philipe banks

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I am totally intrigued by the past that Trevor and Michael shared back in 90′s. Nothing soothes my heart more than the idea of two amateur wannabe bank robbers and their nerdy friend who plan heists on liquor shops while carrying a dream about The Big Score. Also long roadtrips, cheap booze, dumb jokes, inexplicit relationships and numerous failures.

3 Things I’d Forgotten Until I Rewatched The Hunger Games Series

1. How Finnick never should have died.

2. How sad I was when Philip Seymour Hoffman (Plutarch Heavensbee) died.

3. How much I love Haymitch and Effie. As characters and a couple.

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“The Dividing Line” - Ray Wilson live // Genesis

Sometimes we believe if we close our eyes
The rain might wash it away
That’s why we stumble and we fall
Not the words that you wanted to hear
Not the things that you wanted to see

“Calling all stations” is surely the most underrated Genesis album. It was an album of a band trying to re-invent itself.
After Genesis lost their second front-man with Phil Collins leaving, they made a bold move to hire young Scottish singer/songwriter Ray Wilson, who had his “15 minutes of fame” with the one-hit wonder “Stiltskin” and their chart-breaker “Inside”.
Funnily enough (and this story is true), when I first heard this song on the radio back in 1994, I instantly had to think about Genesis. I have no clue why. Stiltskin was the epitome of Euro-grunge, and had nothing whatsoever in common with “battleship” Genesis. Maybe it was the underlying drama this song holds, I can’t say. Or maybe it was just the sheer fact that back then my (real) obsession with Genesis started, and so I compared everyone and everything to this band.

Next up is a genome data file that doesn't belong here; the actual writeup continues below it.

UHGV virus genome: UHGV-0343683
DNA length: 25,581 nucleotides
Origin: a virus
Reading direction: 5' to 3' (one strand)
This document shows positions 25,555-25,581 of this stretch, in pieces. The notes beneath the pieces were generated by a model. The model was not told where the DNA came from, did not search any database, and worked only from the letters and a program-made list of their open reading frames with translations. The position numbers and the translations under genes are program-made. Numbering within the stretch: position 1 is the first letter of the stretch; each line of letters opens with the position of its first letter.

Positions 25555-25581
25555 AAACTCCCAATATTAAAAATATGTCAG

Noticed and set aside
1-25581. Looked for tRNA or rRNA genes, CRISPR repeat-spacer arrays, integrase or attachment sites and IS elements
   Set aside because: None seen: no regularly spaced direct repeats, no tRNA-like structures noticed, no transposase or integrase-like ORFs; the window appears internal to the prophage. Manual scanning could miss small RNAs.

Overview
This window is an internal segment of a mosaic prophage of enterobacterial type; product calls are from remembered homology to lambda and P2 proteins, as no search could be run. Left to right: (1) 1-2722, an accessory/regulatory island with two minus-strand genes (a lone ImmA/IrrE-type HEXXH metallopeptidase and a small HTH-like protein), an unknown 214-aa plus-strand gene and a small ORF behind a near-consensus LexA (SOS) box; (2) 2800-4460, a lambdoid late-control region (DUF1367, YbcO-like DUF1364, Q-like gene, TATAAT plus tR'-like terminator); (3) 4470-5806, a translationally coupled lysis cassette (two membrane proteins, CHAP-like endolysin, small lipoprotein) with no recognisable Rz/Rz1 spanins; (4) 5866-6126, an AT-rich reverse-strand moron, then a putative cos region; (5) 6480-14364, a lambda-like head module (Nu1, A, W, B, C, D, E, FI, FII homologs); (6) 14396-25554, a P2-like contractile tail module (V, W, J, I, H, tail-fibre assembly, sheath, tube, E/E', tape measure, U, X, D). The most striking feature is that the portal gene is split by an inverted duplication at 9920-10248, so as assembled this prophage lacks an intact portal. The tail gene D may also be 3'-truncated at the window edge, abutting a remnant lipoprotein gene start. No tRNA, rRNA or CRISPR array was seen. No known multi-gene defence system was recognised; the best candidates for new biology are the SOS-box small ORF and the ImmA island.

Can you imagine my surprise when Tony Banks and Mike Rutherford announced Ray Wilson to be the replacement for Phil Collins?
Well… nobody can replace Phil Collins. Just as nobody can replace Peter Gabriel. Genesis tried a new start. And they failed. In many ways because they tried to *replace* Phil instead of trying something new.
You cannot produce “success” in art. Not in the long run. Success is work, dedication, passion, and persistence. Not giving up. Re-inventing yourself over and over, while keeping the “spirit” alive. And that spirit was there in “Calling all stations”. Sure, CAS is not their strongest album. Anything but. But there are some gems on it. Like “The Dividing Line”. To me it channels the spirit of ABACAB, the probably biggest cut in Genesis’ career. A tight and powerful piece of music that stands in direct opposition to the many (some might call them) over-produced and super-polished records they made before and after. Many fans showed Genesis the cold shoulder after that. But many others realized that what Genesis did there was the exact opposite of what some self-righteous morons accused them of. They did what THEY wanted. And not what people expected them to do. And that is what Genesis always did. Like… seriously… would anyone have guessed that “I can’t dance” would become a hit? Seriously? Come ON! I always had deepest respect for Genesis’ “not giving a shit” attitude, if it comes to music. And their way of making people listen. First by Peter Gabriel’s on stage theatrics. Later by the craziest light-shows you can imagine (Genesis was the first band to use Varilights) and Phil Collins’ unique way of engaging the audience.